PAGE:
To manage my passwords across different operating systems and computers (I have two computers hooked up to the Internet, and on one I have three operating systems running), I use the Foxmarks add-on for FireFox. On FireFox 3, this add-on stores both bookmarks and passwords on their servers. The passwords are safely stored in an encrypted format, using a key only you know, so only you can decrypt the passwords into cleartext.

These applications make security somewhat more manageable, but security in general will always be somewhat of a nuisance. You don’t want to make it easy to guess your password, because, otherwise, it would make it too easy for the bad guy with his password cracking tools. Security and convenience seem to be opposites.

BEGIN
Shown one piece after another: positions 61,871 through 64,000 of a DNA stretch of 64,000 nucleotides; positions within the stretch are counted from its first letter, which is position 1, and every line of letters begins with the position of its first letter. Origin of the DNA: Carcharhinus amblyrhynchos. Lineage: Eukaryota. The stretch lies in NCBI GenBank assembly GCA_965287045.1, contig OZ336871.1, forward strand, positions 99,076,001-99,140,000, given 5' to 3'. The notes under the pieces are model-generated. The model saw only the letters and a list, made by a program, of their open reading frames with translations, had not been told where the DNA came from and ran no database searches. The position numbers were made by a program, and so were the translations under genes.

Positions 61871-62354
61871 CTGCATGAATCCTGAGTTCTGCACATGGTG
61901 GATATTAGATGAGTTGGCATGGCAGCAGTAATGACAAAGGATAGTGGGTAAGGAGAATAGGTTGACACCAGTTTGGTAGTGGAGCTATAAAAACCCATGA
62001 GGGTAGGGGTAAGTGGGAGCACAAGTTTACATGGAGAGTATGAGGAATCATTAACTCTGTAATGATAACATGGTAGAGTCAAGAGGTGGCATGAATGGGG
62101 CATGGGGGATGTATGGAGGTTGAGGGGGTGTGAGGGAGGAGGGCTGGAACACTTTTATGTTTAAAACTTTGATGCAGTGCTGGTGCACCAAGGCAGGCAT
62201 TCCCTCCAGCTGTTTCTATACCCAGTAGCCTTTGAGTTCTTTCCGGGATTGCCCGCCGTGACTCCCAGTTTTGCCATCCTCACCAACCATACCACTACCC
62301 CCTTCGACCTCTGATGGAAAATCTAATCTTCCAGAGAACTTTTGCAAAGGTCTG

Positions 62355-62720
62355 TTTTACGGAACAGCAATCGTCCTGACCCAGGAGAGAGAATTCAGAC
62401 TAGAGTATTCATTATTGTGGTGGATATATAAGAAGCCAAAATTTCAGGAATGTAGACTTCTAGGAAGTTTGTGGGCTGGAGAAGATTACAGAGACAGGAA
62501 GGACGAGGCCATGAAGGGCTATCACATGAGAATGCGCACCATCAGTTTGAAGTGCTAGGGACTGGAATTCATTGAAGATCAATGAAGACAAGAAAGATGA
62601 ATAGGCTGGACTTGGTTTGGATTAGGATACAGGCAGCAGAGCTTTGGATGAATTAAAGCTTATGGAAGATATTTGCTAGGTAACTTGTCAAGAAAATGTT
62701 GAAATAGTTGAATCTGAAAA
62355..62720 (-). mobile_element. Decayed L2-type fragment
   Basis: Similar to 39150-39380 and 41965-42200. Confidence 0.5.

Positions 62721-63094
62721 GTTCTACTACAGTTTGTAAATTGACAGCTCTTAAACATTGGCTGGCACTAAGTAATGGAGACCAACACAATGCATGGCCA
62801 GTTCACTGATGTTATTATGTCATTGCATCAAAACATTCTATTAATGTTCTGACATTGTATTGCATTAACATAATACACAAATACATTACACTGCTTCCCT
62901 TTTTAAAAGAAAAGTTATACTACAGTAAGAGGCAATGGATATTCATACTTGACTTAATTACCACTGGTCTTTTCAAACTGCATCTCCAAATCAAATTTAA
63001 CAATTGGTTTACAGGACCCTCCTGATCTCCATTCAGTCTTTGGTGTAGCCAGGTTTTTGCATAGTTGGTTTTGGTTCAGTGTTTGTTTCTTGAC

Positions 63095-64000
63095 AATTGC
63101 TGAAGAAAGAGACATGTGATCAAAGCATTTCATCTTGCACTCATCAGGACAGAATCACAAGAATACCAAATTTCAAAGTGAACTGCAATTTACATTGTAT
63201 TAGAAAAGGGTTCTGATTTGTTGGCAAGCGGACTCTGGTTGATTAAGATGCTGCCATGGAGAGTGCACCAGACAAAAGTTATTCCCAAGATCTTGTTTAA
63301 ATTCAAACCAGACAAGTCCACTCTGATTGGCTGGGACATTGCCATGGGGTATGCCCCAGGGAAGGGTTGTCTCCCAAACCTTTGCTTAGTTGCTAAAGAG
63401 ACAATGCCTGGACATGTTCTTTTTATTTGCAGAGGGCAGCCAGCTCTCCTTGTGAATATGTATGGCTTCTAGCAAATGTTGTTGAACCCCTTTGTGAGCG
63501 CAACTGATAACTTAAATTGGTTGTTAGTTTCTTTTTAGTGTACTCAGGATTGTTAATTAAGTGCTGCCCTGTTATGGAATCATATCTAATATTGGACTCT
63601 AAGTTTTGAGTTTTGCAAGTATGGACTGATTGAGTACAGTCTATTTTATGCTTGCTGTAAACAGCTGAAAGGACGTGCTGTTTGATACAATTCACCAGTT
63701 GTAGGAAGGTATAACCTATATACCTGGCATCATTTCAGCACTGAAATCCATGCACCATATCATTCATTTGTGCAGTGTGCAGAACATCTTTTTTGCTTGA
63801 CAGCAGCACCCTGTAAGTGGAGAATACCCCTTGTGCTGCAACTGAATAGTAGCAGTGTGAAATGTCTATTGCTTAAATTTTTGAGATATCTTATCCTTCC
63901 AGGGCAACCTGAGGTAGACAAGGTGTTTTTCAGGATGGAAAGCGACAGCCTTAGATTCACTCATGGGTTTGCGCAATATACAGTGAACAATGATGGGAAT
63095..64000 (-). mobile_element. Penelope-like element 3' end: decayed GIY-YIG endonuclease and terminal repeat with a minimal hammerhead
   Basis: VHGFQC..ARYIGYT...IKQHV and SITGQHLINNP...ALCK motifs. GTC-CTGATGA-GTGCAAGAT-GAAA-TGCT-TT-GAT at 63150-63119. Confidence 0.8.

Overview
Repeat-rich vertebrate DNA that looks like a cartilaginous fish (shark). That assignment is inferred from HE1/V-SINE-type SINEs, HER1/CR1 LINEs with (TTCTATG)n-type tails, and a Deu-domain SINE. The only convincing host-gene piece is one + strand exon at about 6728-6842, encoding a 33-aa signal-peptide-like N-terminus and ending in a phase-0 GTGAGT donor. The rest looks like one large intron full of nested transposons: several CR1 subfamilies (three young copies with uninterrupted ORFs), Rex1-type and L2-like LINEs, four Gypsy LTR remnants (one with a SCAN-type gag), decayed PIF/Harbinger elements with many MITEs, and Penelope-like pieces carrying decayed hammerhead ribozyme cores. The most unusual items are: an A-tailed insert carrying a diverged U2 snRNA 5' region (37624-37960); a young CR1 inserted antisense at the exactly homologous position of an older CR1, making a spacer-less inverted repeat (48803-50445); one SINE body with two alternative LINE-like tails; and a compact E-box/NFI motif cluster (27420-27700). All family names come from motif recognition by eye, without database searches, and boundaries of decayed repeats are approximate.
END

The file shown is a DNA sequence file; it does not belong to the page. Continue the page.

Windows makes it even more complicated, because except trying to gain access to your stuff on the web, bad guys also want to take over your computer to do their evil bidding, preferably without your knowledge. I’m talking about viruses, worms, spyware, in short malware, which is short for malicious software.

Of course, you can install a virus scanner, and virus catchers. However, the real danger are the newest viruses and spyware, which haven’t been detected by the vendors of anti-virus and anti-spyware. Nowadays, you only have to visit a maliciously crafted website to get bit by a bug in your operating system and malware being installed surreptitiously on your Windows box.